Over the course of two EPs, Atlanta's Sorry No Ferrari have built their reputation as skilled sonic shredders, fusing together elements of indie, math and post-rock to create complex instrumental jams. But while their music has been technically impressive, it has also sometimes meandered aimlessly in search of a distinct melodic focus.

Their debut full-length, however, is an altogether different beast. Ternary attacks in sharp bursts with songs that are continuously branching out, morphing, evolving. It's a chaotic thrill ride, but it's so well-constructed, the transitions so seamless, that it never feels cluttered or convoluted. The music is distinctly mathy-full of turn-on-a-dime dynamics and constantly shifting time signatures-but this time around the four-piece has placed a much greater emphasis on melody and theme. They've been able to do this in part by adopting a much more ambitious prog rock aesthetic, inserting unexpected interludes, extending passages and incorporating more ambient textures. The result has been songs that are not just more organized and tightly-knit, but much more adventurous and nuanced as well.

Playing out like the soundtrack to some epic sci-fi chase sequence, Ternary slams you headlong through some futuristic cityscape, veering perilously through side streets and back alleyways in a desperate race to reach the heart of a labyrinthine metropolis. The album moves at a breathtaking pace; there are surprises at every turn, and the occasional detour or dead end forces you to double back and discover a new path. And just when exhaustion sets in and the feeling of claustrophobia begins to overwhelm you, you're spit out, dizzy and bleary-eyed, into a vast open space, where everything becomes calm and serene. Given its frantic pace, Ternary can often seem like a tumultuous whirlwind, and it's these points of tranquility and quiet reflection that lend it a much needed sense of space and thematic cohesion.

Dense and difficult, this is not a record for the casual listener; it demands patience and careful attention before its myriad mysteries can be revealed. But for those that take the time to partake in the journey and absorb the brunt force of its manifold ideas, the rewards are many. Simply put, Ternary is a fantastic effort and easily one of the best local records of the year." - Latest Disgrace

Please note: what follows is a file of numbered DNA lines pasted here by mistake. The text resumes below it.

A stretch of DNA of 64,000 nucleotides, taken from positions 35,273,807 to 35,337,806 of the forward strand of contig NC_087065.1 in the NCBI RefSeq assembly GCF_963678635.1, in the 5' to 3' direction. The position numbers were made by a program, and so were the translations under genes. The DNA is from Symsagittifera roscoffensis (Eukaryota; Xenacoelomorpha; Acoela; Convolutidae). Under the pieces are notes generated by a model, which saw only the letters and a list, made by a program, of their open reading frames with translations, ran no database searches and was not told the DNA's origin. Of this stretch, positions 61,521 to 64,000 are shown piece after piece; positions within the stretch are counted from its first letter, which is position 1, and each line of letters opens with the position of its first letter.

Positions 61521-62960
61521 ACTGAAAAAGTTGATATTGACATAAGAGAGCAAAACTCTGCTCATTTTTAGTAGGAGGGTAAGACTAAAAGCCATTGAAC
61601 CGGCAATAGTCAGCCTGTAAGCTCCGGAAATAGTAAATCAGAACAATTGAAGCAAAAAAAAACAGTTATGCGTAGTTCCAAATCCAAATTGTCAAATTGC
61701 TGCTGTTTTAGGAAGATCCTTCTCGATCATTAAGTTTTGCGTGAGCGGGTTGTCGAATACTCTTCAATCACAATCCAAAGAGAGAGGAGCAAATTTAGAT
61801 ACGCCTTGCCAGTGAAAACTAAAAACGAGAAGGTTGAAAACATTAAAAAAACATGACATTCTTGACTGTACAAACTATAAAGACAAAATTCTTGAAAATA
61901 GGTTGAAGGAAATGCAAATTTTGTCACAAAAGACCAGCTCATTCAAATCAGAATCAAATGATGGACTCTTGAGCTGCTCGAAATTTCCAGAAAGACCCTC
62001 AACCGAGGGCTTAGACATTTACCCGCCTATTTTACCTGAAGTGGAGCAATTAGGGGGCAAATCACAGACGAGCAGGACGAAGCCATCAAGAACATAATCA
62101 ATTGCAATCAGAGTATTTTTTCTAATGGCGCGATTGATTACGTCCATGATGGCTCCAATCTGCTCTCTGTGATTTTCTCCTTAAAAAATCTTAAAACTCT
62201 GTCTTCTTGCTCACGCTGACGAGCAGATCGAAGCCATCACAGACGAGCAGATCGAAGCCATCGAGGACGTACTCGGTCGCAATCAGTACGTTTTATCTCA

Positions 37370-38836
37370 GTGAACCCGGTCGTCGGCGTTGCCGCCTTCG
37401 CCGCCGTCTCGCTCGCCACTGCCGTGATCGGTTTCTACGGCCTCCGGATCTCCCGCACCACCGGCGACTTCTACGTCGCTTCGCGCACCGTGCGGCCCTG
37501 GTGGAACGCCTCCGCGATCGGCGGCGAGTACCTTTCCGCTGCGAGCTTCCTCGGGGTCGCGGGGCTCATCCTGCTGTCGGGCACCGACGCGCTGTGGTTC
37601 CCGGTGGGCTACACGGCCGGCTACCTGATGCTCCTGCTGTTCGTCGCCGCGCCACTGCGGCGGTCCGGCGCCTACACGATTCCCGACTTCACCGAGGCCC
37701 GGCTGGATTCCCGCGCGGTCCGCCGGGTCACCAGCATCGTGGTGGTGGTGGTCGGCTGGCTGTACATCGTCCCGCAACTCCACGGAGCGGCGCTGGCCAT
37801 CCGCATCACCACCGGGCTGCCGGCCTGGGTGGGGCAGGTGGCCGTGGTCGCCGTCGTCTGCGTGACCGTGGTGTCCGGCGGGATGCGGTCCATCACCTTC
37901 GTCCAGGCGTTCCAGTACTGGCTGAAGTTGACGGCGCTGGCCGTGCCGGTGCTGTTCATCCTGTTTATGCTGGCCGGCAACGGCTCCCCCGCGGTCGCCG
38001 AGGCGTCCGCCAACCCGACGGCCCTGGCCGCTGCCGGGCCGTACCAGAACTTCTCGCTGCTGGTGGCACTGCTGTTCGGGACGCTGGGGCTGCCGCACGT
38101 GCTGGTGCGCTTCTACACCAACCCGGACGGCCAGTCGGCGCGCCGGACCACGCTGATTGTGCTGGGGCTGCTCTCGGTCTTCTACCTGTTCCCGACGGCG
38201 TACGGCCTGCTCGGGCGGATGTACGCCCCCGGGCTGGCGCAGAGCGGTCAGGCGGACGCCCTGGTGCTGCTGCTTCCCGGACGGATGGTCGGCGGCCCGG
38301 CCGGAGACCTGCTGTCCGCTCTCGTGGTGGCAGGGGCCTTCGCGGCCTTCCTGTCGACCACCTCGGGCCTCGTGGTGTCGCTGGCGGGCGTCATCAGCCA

"Ternary" marks the first full length album release by the six-year old, Atlanta-based Sorry No Ferrari. This five-piece instrumental rock band takes advantage of having no vocalist, demonstrating their playing abilities with aplomb. After a quick listen, it's clear that each cog of this band is proficient in his choice of instrument.

"Ternary" is a seven-song album that sounds like a cross between Joe Satriani's instrumental rock and Muse's recent stadium rock melodies and arrangements (minus the singer, of course). The songs are upbeat with a driving drum that keeps the music moving forward. Within each song, various tempo changes and breaks create points of tension and release that give the songs a sustained life span.

The band uses an assortment of electric and acoustic guitars to fill in and around the drums, including an electric bass and synthesized sounds. On the song "Setun," a violin and cello are effectively used, embalming the track with a somber tone. There is a good deal of guitar shredding throughout the album, but it never becomes a bragging fest, nor too abstract; rather, it balances technical proficiency with melodic guitar writing and playing.

The mood within each song varies between energetic, ominous, and solemn, and as a result the music has a pleasant balance. In particular, "Talos Part II" features a distinct, dark riff at its end which finishes off the album on a grand note." - Christ Khodadadi / Examiner.com